Based on a true story and from respected director Richard Linklater ( ‘A Scanner Darkly’ 06, ‘Me and Orson Welles’ 08 ) this looks slick enough, has good performances from the central players Jack Black, Shirley MacLaine and Matthew McConaughey, and the real events are reasonably interesting. The problem is, it’s put together in such a long winded way that, not only can we see a mile off what’s coming, it becomes very difficult indeed to remain attentive enough to really care. This is a fairly serious role for Black, and as shown by several previous divergences from his normal genre (see ‘Margot at the Wedding’ 07 for another memorable one), he is good in this, garnering a Golden Globe nomination for his depiction of the titular Bernie, a mortician who is well loved by everyone in the small town of Carthage Texas that he moves to after graduation, bowling them over with niceness and showering the elderly residents with attention and gifts, in particular Marjorie Nugent played by Ms Beatty (Shirley MacLaine is Warren Beatty’s sister, in case you didn’t know).
Bernie is so nice, however, he is not particularly luminous as the central character in a movie, something which it has perhaps been attempted to accommodate for by having most of the story told in the past tense via interviews from many of the town residents, some real, some actors, including district attorney McConaughey wearing very familiar cinematic boots, and our view continually switches between these interviews, with the interviewer silent, to the events that they are talking about, and since they talk about Bernie himself in the past tense, we are to wonder what happened to him…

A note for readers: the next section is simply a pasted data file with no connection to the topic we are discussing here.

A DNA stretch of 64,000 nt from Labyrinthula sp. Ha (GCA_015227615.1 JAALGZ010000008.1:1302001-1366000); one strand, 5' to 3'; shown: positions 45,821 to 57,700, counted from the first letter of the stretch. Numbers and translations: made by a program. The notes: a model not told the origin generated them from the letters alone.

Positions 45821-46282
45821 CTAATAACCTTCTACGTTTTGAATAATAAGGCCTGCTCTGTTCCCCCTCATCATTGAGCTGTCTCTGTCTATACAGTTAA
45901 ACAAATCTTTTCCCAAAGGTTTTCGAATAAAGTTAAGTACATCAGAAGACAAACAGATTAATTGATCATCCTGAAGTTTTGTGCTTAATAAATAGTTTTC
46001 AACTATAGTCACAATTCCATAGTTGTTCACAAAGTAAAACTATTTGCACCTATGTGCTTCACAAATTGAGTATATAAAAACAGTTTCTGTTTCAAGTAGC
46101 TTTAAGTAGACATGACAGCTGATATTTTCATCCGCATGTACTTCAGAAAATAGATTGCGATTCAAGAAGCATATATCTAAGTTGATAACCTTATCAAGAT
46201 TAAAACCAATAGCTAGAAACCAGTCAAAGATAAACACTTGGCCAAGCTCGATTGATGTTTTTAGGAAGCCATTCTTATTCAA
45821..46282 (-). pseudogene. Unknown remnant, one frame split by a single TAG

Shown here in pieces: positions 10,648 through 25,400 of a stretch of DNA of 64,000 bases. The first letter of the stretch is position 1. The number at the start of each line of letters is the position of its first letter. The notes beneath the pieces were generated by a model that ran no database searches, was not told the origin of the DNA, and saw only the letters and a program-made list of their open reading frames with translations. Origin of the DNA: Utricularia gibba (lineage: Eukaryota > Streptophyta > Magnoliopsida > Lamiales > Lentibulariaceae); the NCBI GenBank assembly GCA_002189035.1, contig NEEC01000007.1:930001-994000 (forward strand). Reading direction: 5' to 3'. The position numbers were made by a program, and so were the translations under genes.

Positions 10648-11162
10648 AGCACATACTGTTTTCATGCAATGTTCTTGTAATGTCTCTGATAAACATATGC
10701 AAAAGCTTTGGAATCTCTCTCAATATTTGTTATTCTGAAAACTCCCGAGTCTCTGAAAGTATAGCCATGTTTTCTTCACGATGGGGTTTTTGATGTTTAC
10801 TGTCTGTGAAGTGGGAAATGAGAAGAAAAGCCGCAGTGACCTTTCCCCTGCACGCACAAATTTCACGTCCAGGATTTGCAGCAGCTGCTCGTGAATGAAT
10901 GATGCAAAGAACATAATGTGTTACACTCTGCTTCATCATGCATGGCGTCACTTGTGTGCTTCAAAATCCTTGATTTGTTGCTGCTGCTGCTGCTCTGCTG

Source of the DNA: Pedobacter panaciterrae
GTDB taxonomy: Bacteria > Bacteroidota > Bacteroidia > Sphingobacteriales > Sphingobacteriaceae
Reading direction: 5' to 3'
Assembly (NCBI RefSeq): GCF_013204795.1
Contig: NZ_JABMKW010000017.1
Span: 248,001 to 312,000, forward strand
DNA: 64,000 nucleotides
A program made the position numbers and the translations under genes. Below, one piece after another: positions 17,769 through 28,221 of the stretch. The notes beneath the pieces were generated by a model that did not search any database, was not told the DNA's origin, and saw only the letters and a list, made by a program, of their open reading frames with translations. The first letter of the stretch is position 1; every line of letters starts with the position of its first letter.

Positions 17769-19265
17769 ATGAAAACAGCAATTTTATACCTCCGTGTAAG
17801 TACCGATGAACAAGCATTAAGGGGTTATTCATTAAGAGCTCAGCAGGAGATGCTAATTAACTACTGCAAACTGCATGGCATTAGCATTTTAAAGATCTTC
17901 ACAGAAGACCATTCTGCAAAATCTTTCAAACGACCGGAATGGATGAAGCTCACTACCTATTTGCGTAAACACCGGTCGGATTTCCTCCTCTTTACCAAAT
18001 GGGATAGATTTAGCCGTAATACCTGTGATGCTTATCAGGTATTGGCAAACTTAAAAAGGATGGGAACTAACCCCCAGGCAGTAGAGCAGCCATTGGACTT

It’s just not engaging at all, the constant flitting between interviews begins to drag really quickly, and there is an ambiguity over the ego and motivation of ‘Bernie’, and indeed the actor playing him; he constantly sings in the church for example, and there is an element of Ok we all know Jack Black can sing, but is this really adding anything to the film? A stronger comedic vein running parallel to the story might have actually helped a lot (it’s listed as black comedy, but I think black is a synonym for absent here). The film does have the distinction of being one of only two that I’ve ever seen to have received a chorus of applause from the audience at events mid film, which is admittedly impressive ( the other was Frank Darabont’s ‘The Mist’ 07 ).
11.05.14 For a very interesting recent update on the true story involved, have a gander at this article from The Guardian. RD